by Sharon Rondeau
The presser was scheduled to begin at 12:30 p.m. but is running late.
Assange had said that he would agree to be extradited to the U.S. on federal grand jury charges if Obama commuted the 35-year sentence of former U.S. Army Pvt. Bradley Manning for releasing over 750,000 pages of classified documents which WikiLeaks subsequently published.
The first question speculated about CIA Director John Brennan’s behavior toward Assange.
Assange explained that the grand jury which indicted him was convened at the request of the U.S. Department of Justice. He stated that all emails of journalists working for his organization were seized.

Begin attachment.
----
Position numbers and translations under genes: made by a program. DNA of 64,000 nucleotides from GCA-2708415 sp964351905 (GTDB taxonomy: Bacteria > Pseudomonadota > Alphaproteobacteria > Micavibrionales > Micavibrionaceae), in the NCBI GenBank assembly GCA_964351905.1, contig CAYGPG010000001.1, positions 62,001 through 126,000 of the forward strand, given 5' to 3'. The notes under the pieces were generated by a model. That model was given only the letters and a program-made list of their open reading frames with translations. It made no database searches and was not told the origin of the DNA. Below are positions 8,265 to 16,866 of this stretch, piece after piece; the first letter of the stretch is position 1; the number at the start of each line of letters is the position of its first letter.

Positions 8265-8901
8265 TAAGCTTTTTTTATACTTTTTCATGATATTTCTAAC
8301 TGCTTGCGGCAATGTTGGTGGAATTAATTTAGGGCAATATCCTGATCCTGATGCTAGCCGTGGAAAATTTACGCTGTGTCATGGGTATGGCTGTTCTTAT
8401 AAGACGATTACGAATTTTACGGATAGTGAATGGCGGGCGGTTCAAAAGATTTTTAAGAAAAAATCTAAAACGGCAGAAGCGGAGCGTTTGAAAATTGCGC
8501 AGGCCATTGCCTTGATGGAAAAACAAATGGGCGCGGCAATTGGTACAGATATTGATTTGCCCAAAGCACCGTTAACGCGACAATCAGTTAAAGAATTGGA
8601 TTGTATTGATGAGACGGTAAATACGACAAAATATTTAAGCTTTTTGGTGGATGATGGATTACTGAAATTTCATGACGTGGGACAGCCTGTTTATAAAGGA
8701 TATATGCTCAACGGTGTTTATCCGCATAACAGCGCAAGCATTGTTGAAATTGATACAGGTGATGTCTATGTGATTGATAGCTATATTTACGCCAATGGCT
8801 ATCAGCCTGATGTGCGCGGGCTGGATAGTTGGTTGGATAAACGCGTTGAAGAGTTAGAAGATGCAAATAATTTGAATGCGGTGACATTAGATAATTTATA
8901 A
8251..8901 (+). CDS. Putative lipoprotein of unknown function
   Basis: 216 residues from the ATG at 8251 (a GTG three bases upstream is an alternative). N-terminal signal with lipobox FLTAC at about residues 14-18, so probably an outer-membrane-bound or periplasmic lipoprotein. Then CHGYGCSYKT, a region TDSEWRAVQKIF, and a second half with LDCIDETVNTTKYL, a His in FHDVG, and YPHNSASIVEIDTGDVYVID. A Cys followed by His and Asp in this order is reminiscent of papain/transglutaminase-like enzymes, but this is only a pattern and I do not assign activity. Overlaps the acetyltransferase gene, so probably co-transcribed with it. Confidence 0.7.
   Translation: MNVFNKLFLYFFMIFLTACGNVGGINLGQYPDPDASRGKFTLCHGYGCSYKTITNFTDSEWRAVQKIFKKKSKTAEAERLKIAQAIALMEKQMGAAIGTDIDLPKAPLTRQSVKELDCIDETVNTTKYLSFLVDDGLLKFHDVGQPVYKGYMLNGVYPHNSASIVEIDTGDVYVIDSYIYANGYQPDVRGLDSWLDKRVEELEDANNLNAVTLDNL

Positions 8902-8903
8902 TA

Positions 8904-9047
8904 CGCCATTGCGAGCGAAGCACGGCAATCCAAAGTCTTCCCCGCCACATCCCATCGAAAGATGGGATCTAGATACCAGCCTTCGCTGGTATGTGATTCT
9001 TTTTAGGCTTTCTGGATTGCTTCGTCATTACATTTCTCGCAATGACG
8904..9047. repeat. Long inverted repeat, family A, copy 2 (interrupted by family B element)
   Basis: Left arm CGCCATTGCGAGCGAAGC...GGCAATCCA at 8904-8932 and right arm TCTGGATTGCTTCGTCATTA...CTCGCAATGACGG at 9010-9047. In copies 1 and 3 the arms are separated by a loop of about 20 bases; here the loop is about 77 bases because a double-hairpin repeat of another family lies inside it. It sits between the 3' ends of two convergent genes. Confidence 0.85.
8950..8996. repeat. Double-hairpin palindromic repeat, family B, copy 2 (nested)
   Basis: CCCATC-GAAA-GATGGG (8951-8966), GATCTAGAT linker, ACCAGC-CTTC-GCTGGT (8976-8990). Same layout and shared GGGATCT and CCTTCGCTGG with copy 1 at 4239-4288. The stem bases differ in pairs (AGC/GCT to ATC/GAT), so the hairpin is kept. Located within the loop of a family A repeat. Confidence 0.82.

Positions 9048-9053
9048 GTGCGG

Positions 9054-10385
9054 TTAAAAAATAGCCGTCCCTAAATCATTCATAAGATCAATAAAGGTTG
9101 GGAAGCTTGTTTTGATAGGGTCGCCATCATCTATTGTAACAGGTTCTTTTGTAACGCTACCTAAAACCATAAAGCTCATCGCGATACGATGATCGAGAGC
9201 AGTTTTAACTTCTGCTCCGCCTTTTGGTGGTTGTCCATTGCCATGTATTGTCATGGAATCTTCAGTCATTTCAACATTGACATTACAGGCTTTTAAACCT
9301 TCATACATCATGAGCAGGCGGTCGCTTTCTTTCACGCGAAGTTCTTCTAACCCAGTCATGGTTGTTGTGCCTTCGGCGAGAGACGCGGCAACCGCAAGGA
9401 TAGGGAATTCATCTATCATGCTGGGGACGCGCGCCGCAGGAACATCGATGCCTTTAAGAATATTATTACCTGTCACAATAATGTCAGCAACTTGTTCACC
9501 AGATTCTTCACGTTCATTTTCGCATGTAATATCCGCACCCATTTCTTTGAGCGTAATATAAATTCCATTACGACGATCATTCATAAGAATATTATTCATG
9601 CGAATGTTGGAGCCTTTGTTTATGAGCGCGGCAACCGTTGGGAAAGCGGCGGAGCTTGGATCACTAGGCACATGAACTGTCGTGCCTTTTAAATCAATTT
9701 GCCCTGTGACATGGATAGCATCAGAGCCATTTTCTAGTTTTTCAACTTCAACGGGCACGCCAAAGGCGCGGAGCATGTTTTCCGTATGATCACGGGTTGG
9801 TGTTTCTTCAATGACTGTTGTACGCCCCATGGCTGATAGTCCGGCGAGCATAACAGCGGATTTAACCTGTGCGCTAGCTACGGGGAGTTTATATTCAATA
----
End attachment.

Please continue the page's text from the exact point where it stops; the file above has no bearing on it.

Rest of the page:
Assange believes the case against him is manufactured, and an attorney representing him here claims that no information has been released to him.
The details of his “pending prosecution” has not been made public, Assange said, because the Justice Department believes it would compromise it.
Assange said that he and his attorneys believe that they can overcome any charges lodged against him once they are made public. He said that the case “should never have been brought” and cited the Obama regime’s record of prosecuting three times as many whistleblowers and journalists as all of the previous administrations combined.
“This case is entirely bogus,” Assange said at 1:04 p.m. He said he has a First Amendment “right to publish.”
Assange said, however, that “There are bad journalists” which he said do not fact-check before publishing and often do not make corrections once they are made aware of an error.
At 1:35 p.m., Assange said that the U.S.’s prosecution of him makes no sense since he is an Australian citizen publishing from Europe and not subject to U.S. law.